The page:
Paul Tanner’s, invention the Electro -Theremin...
Russian émigré, Leon Theremin with the invention that carries his name. The Theremin was patented in 1929 and later immortalised by Brian Wilson on the Beach Boys track, ‘Good Vibrations’. Theremin was later kidnapped by the KGB under mysterious circumstances and sent to a Russian labour camp.
was used on the celebrated Beach Boys track Good Vibrations and in between all of this popular culture there were the avant guard electronic artists; John Cage, Stockhausen and Steve Reich. In 1980 Laurie Anderson released her eccentric single Oh Superman making a clear link with that 50’s Sparky track - Anderson's voice was distorted through a vocoder, making it androgynous and eerie.
Today there is a great merging of musicians, producers and technical programmers and editors that make up the 21st century sound designer. It would be remiss of me not to mention Brian Eno in all of this. Whilst pursuing his early career with Roxy Music he was privately giving birth to what was later to become ‘Ambient’ music - for that I can even overlook the sequin leotards. The notion of Muzak had always fascinated him. The idea of an ambient backdrop for different settings spawned his ambient series. The first Music for Airports (1978) is still, nearly 30 years on, constantly used to create a calming effect to many documentaries. For me his Ambient 4 album, On Land (1984) is a magnificent textural soundscape evoking a desolate landscape demonstrating the sheer power and beauty of this discipline. If you have never heard it do, preferably in a darkened room with a great sound system. Eno was also responsible for an early sonic identity – the Windows 95 start up sound probably heard by more people that any other sound on the planet.
Another champion of creative sound is David Lynch's Eraserhead...
not only established him as an original maverick director but also demonstrated his understanding of sound as a narrative force within a film and this became increasingly evident in his later works. It was largely due to Lynch’s collaboration with the late Alan Splet who worked on four of his early films as sound designer.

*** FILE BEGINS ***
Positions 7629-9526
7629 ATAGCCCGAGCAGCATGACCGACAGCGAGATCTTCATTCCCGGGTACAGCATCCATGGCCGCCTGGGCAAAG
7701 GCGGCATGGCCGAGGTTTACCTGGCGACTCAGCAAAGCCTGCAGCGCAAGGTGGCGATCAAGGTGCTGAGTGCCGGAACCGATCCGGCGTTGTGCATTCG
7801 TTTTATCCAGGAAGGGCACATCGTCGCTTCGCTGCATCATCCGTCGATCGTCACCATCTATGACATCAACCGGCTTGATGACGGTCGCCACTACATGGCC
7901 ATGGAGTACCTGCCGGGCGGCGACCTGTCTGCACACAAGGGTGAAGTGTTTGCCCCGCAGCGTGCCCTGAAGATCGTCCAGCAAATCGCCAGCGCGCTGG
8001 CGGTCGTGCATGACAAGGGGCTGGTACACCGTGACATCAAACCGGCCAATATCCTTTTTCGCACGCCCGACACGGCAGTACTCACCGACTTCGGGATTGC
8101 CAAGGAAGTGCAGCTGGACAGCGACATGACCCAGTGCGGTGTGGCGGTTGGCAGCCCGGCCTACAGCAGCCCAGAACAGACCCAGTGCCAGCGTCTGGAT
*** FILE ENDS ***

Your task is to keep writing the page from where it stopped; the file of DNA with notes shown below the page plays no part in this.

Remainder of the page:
Four notables who have blurred the boundaries are Cliff Martinez (Solaris, 2002), Mark Isham (Crash, 2004), David Holmes & Steve Hilton (Code 46, 2003) and Joakim Sundstrom (I Could Read The Sky, 1999). The last is a tour de force in the use of collaged sound elements to evoke a complex narrative that depicts a man’s life and memories, and is every bit as stunning as the Seamus McGarvey images that it accompanies.
Another musician-cum-sound designer who is a great advocate of embodying broader values in the world of sound design is Martyn Ware, founding member of late Seventies’ electro pioneers the Human League and Heaven 17. Before all that, he was a computer programmer and has always had a keen enthusiasm for experimenting with sound. Martyn remembers as the Human League were clambering for chart success they were also busy with a parallel life recording electronic albums under the name BEF (British Electric Foundation) that were completely ‘off the wall’. Many people surrounding the band thought they were mad. But Ware has a deep awareness and passion for sound both in an historic and philosophical sense. When he had an opportunity to purchase some highly expensive and sophisticated three dimensional sound equipment at a knock-down price from the ailing National Centre for Popular Music in Sheffield, he jumped at it. With his role as record producer becoming less in demand – he had produced Tina Turner, Marc Almond and Terence Trent D’Arby among others – he formed the Illustrious Company with Erasure’s Vince Clarke and they immersed themselves in the studio with their new kit. Contact was made with fine artists, among them Turner Prize nominated Tim Head and Cathy de Monchaux, to collaborate on sound and image installation pieces to push the possibilities of sound design in an artistic environment, or, as Martyn prefers to call it, ‘sonic architecture’. Ware speaks with great knowledge and enthusiasm on the subject and he has become a travelling evangelist, regularly staging events under the banner ‘The Future of Sound’. At these events, sound experimenters gave practical demonstrations of their theories. The evenings are extremely inspiring and anyone with even a passing interest should go to one.
Ware and Clarke have developed an impressive body of work with organisations as diverse as the Royal Ballet and Sony, to BBC TV and the Science Museum. Last year saw their most ambitious project to date, Sound Oasis in Mexico. Over 10 days, 100,000 people experienced the world’s largest 3D outdoor soundfield featuring 12 sound artists, each contributing a two-hour site and time-specific piece that looped every 24 hours. It is fitting, then, that Ware and Clarke were commissioned by the British Council to install a series of sound pieces in the British Pavilion at the 2007 Architectural Biennale in Venice. The introduction of synthesizers, samplers, multi-tracking and an array of additional computer technology has, in essence, created a new world of sound, with infinite possibilities. There are now exceptional creative talents taking us on a journey into that world and we are all the richer for it
POST SCRIPT: In November 2012 Brian Eno was made a Royal Designer for Industry. Hooray!